Waiting 'Til the Midnight Hour
A Narrative History of Black Power in America
Peniel E. Joseph
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Henry Holt and Co.
ISBN: 9780805083354432 Pages
"Once in a while a book comes along that projects the spirit of an era; this is one of them . . . Vibrant and expressive . . . A well-researched and well-written work." —The Philadelphia Inquirer
With the rallying cry of "Black Power!" in 1966, a group of black activists, including Stokely Carmichael and Huey P. Newton, turned their backs on Martin Luther King's pacifism and, building on Malcolm X's legacy, pioneered a radical new approach to the fight for equality. Drawing on original archival research and more than sixty original oral histories, Peniel E. Joseph vividly invokes the way in which Black Power redefined black identity and culture and in the process redrew the landscape of American race relations. In a series of character-driven chapters, we witness the rise of Black Power groups such as the Student Nonviolent Coordinating Committee and the Black Panthers, and with them, on both coasts of the country, a fundamental change in the way Americans understood the unfinished business of racial equality and integration.
Waiting 'Til the Midnight Hour traces the history of the Black Power movement, that storied group of men and women who would become American icons of the struggle for racial equality.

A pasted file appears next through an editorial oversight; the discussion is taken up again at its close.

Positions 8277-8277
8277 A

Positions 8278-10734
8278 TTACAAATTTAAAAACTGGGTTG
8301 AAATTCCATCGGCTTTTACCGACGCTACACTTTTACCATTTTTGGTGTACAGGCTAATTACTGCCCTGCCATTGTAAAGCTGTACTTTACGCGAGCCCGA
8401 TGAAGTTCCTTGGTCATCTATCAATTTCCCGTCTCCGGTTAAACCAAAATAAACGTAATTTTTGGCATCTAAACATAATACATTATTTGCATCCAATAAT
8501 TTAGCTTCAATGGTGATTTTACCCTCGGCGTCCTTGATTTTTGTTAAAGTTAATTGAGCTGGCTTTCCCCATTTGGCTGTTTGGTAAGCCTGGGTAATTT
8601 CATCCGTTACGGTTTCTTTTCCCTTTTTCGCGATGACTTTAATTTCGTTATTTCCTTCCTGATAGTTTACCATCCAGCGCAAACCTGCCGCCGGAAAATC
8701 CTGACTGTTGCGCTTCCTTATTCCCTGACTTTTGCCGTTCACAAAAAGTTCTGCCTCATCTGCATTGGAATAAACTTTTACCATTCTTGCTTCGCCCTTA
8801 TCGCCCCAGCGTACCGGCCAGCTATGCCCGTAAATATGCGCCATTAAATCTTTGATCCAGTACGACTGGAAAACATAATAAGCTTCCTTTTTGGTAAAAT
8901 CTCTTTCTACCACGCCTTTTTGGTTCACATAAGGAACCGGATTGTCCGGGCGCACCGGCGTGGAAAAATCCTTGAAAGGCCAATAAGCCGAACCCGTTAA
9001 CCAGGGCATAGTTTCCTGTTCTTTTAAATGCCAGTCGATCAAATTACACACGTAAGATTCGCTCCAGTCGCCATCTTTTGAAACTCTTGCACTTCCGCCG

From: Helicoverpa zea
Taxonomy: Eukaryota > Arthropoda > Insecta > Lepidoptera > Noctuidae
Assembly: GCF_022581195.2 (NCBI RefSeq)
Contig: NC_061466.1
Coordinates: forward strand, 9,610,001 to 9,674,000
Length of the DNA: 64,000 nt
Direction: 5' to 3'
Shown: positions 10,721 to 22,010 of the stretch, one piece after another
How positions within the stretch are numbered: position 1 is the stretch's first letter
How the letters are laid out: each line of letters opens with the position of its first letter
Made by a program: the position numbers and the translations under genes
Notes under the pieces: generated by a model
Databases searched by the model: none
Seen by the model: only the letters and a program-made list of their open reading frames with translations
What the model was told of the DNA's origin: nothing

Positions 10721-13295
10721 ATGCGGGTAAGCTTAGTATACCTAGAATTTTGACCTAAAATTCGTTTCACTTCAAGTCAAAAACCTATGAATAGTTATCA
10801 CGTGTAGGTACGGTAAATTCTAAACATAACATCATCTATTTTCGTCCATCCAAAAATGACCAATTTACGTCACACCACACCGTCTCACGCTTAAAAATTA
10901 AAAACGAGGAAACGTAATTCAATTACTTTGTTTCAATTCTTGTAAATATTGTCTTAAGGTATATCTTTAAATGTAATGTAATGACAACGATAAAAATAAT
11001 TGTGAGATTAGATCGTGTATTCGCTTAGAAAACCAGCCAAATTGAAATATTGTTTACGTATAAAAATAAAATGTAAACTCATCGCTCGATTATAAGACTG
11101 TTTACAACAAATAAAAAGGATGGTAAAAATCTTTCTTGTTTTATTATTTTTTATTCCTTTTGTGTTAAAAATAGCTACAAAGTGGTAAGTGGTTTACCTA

To Shape a New World
Malcolm X arrived in Harlem in the early 1950s on the heels of the contentious departure of another of its adopted, if little-known, sons. As Malcolm was bounding into Harlem's local political...
Praise for Waiting 'Til the Midnight Hour
“Peniel Joseph represents the best of a new generation of scholars whose work will substantially revise our understanding of the Black Freedom Movement. Provocative and masterfully written, Waiting 'Til the Midnight Hour not only reveals the radical roots of Black Power but places the key activists and struggles within a global framework. It is one of those critically important books that will be read and debated for many years to come.” —Robin D. G. Kelley, author of Freedom Dreams: The Black Radical Imagination